Milos Bicanski | Getty Images
Frontex police escort migrants, who are being deported from Lesbos, onto a ferry before it returns to Turkey on April 4, 2016, in Lesbos, Greece.
The European Union’s top court dismissed complaints on Wednesday by Slovakia and Hungary about EU migration policy, upholding Brussels’ right to force member states to take in asylum seekers.
In the latest twist to a divisive dispute that broke out two years ago when over a million migrants poured across the Mediterranean, the European Court of Justice found that the EU was entitled to order national governments to take in quotas of mainly Syrian refugees relocated from Italy and Greece.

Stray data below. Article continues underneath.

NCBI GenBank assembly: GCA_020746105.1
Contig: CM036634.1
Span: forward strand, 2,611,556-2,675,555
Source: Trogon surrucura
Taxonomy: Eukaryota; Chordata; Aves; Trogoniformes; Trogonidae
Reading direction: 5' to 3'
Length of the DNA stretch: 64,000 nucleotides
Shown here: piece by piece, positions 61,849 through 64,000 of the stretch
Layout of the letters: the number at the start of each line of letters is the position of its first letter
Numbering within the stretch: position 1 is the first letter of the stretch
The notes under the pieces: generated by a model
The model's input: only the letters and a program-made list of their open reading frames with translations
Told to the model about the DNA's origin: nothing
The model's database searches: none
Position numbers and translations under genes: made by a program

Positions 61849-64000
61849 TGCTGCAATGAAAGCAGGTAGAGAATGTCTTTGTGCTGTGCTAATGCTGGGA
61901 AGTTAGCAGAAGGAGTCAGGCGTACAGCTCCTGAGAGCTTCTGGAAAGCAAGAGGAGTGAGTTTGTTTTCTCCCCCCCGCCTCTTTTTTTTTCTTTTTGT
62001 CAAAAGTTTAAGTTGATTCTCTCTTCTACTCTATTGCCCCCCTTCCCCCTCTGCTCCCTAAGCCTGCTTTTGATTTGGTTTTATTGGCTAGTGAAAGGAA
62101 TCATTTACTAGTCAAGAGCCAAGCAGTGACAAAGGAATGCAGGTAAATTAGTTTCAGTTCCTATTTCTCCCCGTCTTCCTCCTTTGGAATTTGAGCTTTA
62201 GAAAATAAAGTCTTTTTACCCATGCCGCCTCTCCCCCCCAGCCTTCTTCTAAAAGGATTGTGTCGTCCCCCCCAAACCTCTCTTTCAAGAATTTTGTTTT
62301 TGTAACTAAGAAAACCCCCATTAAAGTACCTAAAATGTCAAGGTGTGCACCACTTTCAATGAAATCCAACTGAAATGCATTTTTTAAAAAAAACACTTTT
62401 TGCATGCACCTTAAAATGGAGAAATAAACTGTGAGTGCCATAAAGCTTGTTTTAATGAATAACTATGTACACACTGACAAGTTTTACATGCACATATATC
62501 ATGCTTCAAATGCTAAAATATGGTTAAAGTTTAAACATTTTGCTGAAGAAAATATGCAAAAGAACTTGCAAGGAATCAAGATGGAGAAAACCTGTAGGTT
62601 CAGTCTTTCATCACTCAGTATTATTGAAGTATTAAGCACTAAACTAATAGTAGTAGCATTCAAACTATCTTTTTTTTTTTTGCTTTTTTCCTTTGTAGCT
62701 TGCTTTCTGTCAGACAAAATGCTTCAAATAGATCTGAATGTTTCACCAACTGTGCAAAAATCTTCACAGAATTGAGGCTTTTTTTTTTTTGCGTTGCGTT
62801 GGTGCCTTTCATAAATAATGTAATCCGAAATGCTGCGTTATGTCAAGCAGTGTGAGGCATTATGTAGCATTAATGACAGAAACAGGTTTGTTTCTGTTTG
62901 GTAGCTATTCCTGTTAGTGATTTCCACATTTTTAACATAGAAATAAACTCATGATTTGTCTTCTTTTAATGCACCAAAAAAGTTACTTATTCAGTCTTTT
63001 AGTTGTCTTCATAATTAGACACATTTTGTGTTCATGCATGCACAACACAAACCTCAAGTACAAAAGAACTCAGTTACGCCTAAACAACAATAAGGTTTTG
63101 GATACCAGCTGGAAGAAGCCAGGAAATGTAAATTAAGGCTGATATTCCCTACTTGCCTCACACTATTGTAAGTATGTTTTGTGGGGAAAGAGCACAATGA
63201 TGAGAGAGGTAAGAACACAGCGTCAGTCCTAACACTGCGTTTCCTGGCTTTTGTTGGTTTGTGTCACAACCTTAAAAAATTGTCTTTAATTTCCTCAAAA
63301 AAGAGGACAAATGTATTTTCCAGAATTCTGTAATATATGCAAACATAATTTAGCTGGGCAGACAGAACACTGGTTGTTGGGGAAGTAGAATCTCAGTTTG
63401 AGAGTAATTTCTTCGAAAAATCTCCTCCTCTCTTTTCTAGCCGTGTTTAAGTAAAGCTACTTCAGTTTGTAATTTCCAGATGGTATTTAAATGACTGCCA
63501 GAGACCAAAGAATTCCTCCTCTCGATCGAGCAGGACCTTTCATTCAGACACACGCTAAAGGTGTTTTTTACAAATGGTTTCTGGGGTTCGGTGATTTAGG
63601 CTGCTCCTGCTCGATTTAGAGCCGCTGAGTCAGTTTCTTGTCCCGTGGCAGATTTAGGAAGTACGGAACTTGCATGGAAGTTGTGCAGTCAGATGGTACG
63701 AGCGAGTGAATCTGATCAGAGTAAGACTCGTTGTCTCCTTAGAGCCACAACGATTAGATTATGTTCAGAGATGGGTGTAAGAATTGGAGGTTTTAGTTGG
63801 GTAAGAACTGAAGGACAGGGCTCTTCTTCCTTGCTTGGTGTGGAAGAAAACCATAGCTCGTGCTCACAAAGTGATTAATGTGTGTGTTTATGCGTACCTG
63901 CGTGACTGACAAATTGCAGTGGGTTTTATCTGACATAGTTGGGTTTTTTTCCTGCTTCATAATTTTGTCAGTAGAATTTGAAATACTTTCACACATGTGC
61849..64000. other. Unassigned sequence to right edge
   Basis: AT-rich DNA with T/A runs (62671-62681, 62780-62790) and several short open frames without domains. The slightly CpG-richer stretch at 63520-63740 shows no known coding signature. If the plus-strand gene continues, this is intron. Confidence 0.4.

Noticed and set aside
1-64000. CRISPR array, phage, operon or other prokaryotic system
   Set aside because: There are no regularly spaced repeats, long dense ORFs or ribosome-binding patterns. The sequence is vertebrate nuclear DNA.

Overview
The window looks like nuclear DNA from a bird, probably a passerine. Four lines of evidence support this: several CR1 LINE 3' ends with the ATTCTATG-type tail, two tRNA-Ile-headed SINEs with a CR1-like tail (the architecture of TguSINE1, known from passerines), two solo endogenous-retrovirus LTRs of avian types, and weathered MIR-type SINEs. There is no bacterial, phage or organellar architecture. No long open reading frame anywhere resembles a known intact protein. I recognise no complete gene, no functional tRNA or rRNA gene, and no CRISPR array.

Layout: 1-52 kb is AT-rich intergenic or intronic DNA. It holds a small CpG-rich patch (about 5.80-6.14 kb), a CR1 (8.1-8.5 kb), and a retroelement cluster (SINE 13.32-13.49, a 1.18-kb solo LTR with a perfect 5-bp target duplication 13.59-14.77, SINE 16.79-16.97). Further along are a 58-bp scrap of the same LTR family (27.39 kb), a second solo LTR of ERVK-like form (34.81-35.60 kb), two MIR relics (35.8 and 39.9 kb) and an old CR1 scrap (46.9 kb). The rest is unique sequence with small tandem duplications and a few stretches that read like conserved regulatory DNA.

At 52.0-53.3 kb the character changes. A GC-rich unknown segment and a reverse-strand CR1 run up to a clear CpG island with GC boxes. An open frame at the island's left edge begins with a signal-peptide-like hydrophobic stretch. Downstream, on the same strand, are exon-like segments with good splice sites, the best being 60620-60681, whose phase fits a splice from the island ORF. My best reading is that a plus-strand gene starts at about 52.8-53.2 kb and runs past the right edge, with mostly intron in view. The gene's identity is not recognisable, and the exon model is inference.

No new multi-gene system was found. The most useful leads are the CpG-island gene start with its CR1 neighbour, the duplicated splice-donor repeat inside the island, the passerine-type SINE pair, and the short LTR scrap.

“The court dismisses the actions brought by Slovakia and Hungary against the provisional mechanism for the mandatory relocation of asylum seekers,” the Luxembourg-based court said in a statement.
“The mechanism actually contributes to enabling Greece and Italy to deal with the impact of the 2015 migration crisis and is proportionate.”
The programme set up by the executive European Commission was approved by majority vote of member states in the face of opposition from formerly communist countries in the east who said their societies could not absorb mainly Muslim immigrants.
It provided for the relocation of up to 160,000 people, but only some 25,000 have so far been moved.